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Monetary Policy: Unemployment, Inflation, and Interest Rates

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                Monetary Policy: Unemployment, Inflation, and Interest rates

The financial crisis had quite the impact on our economy in 2008 and it created a problem for economic stability. Before the financial crisis our economy was stable and steady and the average unemployment rate was about 4.61% with inflation and the effective federal funds rate growing steady before the crisis hit.

What is monetary policy? The Economic Times defines monetary policy as the macroeconomic policy laid down by the central bank. It involves management of money supply and interest rate and is the demand side economic policy used by the government of a country to achieve macroeconomic objectives like inflation, consumption, growth and liquidity. Before the crisis occurred we had a lot of economic stability in our country. The federal funds rate was consistent through 2006 and 2007 and the Consumer Price Index was also consistent through the years before the crisis. The CPI measures changes in the price level of market basket of consumer goods and services purchased by households. The CPI is a statistical estimate constructed using the prices of a sample of representative items whose prices are collected periodically. The federal funds rate was high as shown in the graph in 2006-2007 from 4.9% to 5% and quickly dropped dramatically in 2008 to 1.9%. With the Financial crisis on its way, the unemployment rate started to arise during the crisis causing a lot of chaos within our nation.

During the Financial crisis there was a large volume of loss of income which ultimately led to the Consumer Price Index to decrease. From 2007 to 2008 the Consumer Price Index quickly dropped from 0.3 to 0.0, which is a huge decrease as you can see from the graph below. Households were not gaining a large income and that led to a drop in the CPI. Unemployment rate was quickly increasing with the amount of people losing their jobs and being laid off. From 2008-2009 the unemployment increased dramatically from 5.7% to 9.2% and you can see from the graph the huge increase and how much of an impact was on the economic stability. The Federal Open Market Committee is in charge of the interest rates and it is their call to increase or decrease them. In this case they had to decrease interest rates so more money can be added to the economy to try and gain some stability in the market. During the recession the average federal funds rate was about 0.16% as opposed to before the recession it was up to nearly 5%. This is a huge decrease in the funds rate and ultimately the goal was to decrease the rate so households can spend more which would increase the economic stability in the market.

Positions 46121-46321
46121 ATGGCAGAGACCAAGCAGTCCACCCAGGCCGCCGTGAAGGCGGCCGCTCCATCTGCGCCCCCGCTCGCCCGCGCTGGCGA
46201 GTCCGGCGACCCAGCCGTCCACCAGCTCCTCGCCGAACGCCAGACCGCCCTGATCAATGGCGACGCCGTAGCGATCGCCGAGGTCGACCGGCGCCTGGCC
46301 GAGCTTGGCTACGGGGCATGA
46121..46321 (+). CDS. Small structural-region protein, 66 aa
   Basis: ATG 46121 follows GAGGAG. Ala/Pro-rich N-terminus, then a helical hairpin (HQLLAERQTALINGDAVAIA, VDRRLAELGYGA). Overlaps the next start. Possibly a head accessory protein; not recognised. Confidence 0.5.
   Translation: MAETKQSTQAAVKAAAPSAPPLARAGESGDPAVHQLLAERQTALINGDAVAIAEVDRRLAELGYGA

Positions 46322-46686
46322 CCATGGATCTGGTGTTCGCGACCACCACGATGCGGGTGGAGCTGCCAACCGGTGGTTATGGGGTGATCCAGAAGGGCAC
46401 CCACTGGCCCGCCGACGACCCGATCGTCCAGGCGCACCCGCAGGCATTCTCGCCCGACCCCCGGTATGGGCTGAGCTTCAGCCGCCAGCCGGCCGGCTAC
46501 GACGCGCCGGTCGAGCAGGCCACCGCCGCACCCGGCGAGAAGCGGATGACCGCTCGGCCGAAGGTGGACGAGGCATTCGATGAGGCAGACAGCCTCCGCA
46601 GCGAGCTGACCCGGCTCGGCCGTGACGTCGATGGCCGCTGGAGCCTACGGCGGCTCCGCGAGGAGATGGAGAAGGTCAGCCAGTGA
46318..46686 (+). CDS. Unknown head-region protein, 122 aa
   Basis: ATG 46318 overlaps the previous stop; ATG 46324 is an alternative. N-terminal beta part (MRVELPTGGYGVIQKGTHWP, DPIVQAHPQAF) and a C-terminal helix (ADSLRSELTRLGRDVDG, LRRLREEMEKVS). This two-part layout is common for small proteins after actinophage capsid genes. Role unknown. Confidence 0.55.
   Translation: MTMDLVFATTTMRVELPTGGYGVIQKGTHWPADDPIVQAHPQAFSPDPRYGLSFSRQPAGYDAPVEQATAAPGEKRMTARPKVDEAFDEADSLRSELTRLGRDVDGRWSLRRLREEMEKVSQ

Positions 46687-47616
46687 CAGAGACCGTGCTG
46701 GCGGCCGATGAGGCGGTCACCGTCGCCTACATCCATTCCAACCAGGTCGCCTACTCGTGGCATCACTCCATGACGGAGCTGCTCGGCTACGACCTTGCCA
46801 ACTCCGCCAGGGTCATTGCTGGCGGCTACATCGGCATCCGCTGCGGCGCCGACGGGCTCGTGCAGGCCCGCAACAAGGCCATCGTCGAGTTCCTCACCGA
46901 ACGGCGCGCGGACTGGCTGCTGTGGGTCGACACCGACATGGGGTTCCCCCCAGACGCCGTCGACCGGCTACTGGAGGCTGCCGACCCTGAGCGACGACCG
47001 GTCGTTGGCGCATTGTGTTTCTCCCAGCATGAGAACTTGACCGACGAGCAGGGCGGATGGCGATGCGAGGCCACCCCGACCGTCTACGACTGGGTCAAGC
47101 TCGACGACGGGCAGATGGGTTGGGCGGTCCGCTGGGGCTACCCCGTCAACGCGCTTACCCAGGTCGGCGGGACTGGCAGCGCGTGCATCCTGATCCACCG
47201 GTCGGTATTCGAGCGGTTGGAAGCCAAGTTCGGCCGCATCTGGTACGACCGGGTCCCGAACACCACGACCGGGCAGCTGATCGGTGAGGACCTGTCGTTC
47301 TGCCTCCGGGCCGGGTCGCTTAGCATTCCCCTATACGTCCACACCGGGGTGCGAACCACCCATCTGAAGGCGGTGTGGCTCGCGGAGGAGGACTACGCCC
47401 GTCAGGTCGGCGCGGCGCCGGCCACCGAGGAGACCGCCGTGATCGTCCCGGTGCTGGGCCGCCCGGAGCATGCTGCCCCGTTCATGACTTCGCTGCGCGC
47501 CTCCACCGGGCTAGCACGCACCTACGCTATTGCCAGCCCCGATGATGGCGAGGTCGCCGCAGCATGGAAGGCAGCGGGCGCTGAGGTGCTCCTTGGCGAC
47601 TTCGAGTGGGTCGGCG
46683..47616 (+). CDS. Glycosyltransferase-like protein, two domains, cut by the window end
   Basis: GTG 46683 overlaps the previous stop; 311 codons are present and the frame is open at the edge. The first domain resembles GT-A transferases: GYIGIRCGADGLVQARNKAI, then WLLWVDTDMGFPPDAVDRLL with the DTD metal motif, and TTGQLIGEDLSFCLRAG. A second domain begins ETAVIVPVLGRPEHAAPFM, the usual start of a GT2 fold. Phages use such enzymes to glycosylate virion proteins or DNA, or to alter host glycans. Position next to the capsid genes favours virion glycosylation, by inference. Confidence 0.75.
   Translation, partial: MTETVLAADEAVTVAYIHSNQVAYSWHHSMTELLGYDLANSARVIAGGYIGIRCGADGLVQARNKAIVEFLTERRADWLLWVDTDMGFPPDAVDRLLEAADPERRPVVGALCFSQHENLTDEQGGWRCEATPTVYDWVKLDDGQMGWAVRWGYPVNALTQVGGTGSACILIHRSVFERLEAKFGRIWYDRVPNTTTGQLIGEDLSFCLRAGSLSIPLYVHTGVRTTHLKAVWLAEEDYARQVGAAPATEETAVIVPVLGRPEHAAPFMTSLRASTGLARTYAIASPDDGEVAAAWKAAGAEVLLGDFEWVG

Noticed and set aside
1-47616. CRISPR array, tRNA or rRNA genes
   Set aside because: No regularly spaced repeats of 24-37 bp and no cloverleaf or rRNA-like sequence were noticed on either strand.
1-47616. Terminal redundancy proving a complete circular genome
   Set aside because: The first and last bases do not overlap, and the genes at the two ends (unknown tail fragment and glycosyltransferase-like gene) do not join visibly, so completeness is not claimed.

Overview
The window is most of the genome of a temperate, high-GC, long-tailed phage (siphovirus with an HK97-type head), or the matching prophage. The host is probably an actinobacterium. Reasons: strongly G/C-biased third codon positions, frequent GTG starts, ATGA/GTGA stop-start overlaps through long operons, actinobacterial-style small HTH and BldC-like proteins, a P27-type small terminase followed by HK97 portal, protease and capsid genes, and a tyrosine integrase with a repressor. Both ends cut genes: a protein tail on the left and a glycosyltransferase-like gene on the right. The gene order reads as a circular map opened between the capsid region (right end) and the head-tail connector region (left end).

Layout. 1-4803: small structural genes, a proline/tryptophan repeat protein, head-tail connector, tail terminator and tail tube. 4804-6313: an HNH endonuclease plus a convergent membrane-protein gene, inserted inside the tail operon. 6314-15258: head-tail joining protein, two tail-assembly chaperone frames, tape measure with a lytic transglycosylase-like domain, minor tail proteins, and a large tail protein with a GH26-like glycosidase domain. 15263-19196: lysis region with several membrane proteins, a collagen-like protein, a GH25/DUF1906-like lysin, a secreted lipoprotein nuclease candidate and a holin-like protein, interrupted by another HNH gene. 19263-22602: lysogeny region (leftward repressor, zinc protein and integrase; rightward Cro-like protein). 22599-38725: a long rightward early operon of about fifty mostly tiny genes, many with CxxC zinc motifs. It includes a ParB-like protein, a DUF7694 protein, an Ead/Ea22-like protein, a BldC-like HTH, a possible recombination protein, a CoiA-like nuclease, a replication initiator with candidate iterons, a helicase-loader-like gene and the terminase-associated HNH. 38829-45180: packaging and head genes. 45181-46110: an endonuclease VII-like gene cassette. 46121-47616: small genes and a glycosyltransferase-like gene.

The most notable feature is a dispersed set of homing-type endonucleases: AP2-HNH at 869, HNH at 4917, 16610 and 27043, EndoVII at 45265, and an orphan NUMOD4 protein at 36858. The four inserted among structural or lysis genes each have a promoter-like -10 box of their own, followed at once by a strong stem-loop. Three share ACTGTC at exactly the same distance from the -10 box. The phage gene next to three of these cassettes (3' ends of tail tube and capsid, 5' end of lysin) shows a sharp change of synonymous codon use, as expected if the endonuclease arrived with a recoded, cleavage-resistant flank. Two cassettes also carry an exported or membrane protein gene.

The Taylor rule is an important factor in economics because it is a reduced form approximation of the responsiveness of the nominal interest rate, as set by the central bank, to changes in inflation, output, or other economic conditions. With the Taylor rule we are able to predict the changes in the monetary policies. In this case, the Taylor rule is being applied to the federal funds rate because it is being decreased by the FOMC to try and get more economic stability in the households. Getting households to spend more money was huge for economic growth because if households didn’t spend any money than no money would be going into the economy creating a longer recession. Also, since the unemployment rate was so high during the recession it made it harder for households to spend more and ultimately led to the decrease in the interest rates.

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